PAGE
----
The film was a success, though, and showed crossover potential in that it didn’t only sell to the comic buying audience. With the clout Snyder achieved he pressed on with the great white whale of comics: the uncatchable and unfilmable Watchmen. I myself was – and to a degree still is – sceptical as to his chances of achieving something close to the qualities of the comic. But maybe we should choose another yard pole to measure the film by. I do think it has the potential, at least, of being the first truly great comic book adaptation: and that could mean everything from a kind of Gone With the Wind of filmed comics to the Citizen Kane of same.

Snyder has hinted that he wants the film to be 3 hours long. It remains to be seen if the studio will allow for that, but I suspect that at least the DVD will be something to look forward to. We already have confirmation that the story of the black freighter – a tale within the tale in the comic – will appear on the DVD as a half hour long Anime-like story. As such we might be witnessing a new way of telling films, so to speak, in which the ordinary cinema premiere will serve more as an appetizer for the whole package. Of course, we already have examples, e.g. “Lord of the Rings”, with their extended editions, but Snyder has been more vocal than Peter Jackson in claiming that DVD will be the much preferred way of telling and seeing the entire story.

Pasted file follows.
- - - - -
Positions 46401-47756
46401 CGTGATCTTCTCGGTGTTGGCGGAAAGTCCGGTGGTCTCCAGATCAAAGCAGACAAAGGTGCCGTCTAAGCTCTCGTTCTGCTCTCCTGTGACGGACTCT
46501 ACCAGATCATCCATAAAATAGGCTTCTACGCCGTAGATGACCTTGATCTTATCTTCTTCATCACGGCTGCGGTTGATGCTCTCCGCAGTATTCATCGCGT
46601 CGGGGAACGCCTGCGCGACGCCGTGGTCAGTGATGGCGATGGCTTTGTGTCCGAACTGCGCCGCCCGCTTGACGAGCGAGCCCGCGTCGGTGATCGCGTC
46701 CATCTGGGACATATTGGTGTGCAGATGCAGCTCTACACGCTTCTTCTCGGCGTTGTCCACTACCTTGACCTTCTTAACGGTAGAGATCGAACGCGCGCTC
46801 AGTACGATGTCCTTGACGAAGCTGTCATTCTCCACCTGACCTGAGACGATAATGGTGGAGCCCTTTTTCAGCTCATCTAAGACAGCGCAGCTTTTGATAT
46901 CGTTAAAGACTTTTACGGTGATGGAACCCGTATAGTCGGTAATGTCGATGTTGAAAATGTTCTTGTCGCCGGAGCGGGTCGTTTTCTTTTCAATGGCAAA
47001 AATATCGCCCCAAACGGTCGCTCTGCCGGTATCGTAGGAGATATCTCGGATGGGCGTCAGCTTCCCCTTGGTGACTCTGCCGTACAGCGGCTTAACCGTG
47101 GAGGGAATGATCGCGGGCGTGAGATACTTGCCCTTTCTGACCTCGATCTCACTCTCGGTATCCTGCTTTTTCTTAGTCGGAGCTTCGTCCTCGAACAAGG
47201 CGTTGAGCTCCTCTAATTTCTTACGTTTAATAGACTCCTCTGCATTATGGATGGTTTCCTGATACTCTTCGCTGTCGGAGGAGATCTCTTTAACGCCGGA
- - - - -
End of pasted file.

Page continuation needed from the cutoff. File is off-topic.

So why blog about this now? Well, three days ago, the teaser trailer for the film was released, and damn if I ain’t just a bit excited! These are the first moving images released from the film and it looks promising. Maybe it won’t instil the same kind of anticipation in those unfamiliar with the work, but I felt a definite tingle, yes, sir, I did. Click here to check it out in high def. (it takes a bit of time; best to pause it and let the file be fully uploaded before watching), and here for a quicker load, but lower resolution and smaller image (let it load to about 40% before starting). I expect we’ll see at least one more trailer for the film this year, and I guess that’ll tell us how much hope we can dare put into the end product which will premiere march 2009.